George Henry Tinkham.

History of Stanislaus County California : with biographical sketches of the leading men and women of the county who have been identified with its growth and development from the early days to the pres online

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Online LibraryGeorge Henry TinkhamHistory of Stanislaus County California : with biographical sketches of the leading men and women of the county who have been identified with its growth and development from the early days to the pres → online text (page 97 of 177)
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Thomas W. Cheney was born at Bodega Bay, Sonoma County, March 21, 1863,
and when his school days were over he followed farming and stock raising in his home
neighborhood. Beginning with 1906, he engaged in the poultry business and came
to own one of the largest chicken ranches in Sonoma County. He was the proprietor
of the Twentieth Century Hatchery that had an incubator capacity of 12,000 chicks
and his extensive poultry yards comprised about 100,000 chickens. He also engaged
in breeding Jersey cattle, and in this, too, he was very successful, his cows testing the
highest for butterfat in Sonoma, Marin and Mendocino counties, the heart of that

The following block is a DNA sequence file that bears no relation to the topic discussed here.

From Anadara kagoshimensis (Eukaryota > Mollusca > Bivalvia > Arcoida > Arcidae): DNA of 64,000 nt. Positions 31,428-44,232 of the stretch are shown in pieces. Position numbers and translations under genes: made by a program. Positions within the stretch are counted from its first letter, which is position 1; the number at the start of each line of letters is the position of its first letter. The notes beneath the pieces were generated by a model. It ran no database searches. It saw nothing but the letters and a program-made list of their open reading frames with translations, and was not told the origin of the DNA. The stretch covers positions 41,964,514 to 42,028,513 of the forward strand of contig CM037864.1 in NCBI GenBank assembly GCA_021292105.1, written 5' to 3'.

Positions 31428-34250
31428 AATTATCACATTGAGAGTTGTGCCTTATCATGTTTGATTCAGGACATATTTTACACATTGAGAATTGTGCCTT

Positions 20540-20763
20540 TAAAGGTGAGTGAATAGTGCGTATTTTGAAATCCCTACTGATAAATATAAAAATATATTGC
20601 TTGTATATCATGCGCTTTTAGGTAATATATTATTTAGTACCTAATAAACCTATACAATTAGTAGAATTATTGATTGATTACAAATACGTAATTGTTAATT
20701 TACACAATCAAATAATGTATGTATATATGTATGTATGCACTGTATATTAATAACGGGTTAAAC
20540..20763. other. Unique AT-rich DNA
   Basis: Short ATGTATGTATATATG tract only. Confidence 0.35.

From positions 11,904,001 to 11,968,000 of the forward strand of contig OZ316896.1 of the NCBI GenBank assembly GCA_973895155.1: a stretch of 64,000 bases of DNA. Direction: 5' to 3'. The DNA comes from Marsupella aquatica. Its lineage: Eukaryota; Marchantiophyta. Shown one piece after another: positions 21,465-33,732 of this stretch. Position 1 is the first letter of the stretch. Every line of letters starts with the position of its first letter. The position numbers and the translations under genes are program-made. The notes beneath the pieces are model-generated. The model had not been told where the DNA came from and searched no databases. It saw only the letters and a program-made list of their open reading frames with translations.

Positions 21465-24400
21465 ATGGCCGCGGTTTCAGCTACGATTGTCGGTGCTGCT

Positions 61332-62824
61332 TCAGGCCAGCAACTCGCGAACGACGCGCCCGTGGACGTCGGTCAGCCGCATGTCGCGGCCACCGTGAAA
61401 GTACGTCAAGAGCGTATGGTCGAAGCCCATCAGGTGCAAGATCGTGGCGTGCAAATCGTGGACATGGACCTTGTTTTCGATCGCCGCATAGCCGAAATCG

prosperous dairy district, the average for the whole herd being 6.3.

While a resident of Sonoma County, Mr. Cheney was united in marriage at
Valley Ford to Miss Florence Wall, a native of Teegarden, Columbiana County,
Ohio. A physician of prominence at the time of her marriage, Dr. Cheney has
attained a high standing in her profession, a sketch of her life appearing on another
page of this history. They are the parents of one son, T. Walter Cheney, who has
an enviable record for service during the World War.

In January, 1910, the Cheneys located in Turlock, where Dr. Cheney opened an
office and sanitarium. Mr. Cheney brought his fine dairy stock with him from
Sonoma County and soon engaged in dairying on a ranch three miles east of Turlock.
He also has given considerable attention to raising standard-bred horses, owning
Sonoma King, with a record of 2:04. He also was the owner of several thorough-
breds, among others Gypsy Belle and Gypsy out of Gypsy Girl, that held a world's
record. Energetic and enterprising, Mr. Cheney has met with splendid success in
his undertakings and enjoys in a marked degree the confidence of the community.

FLORENCE V. CHENEY, M.D.— So well has the medical fraternity of Cali-
fornia — widely recognized as among the foremost professional bodies of the United
States — been represented for years past by women practitioners, that it is a pleasure
to add to that group one of the distinguished residents of Turlock, Dr. Florence V.
Cheney, the director of the Cheney Sanitarium. She was born near Teegarden.
Columbiana County, Ohio, the daughter of Peter Wall, a native of Ohio, who was
educated in that state and then became the proprietor of a sawmill. He also was the
owner of two farms, and a coal mine under one of them. In 1885 he sold out his
Ohio holdings and came out to California with his wife and eight children and set-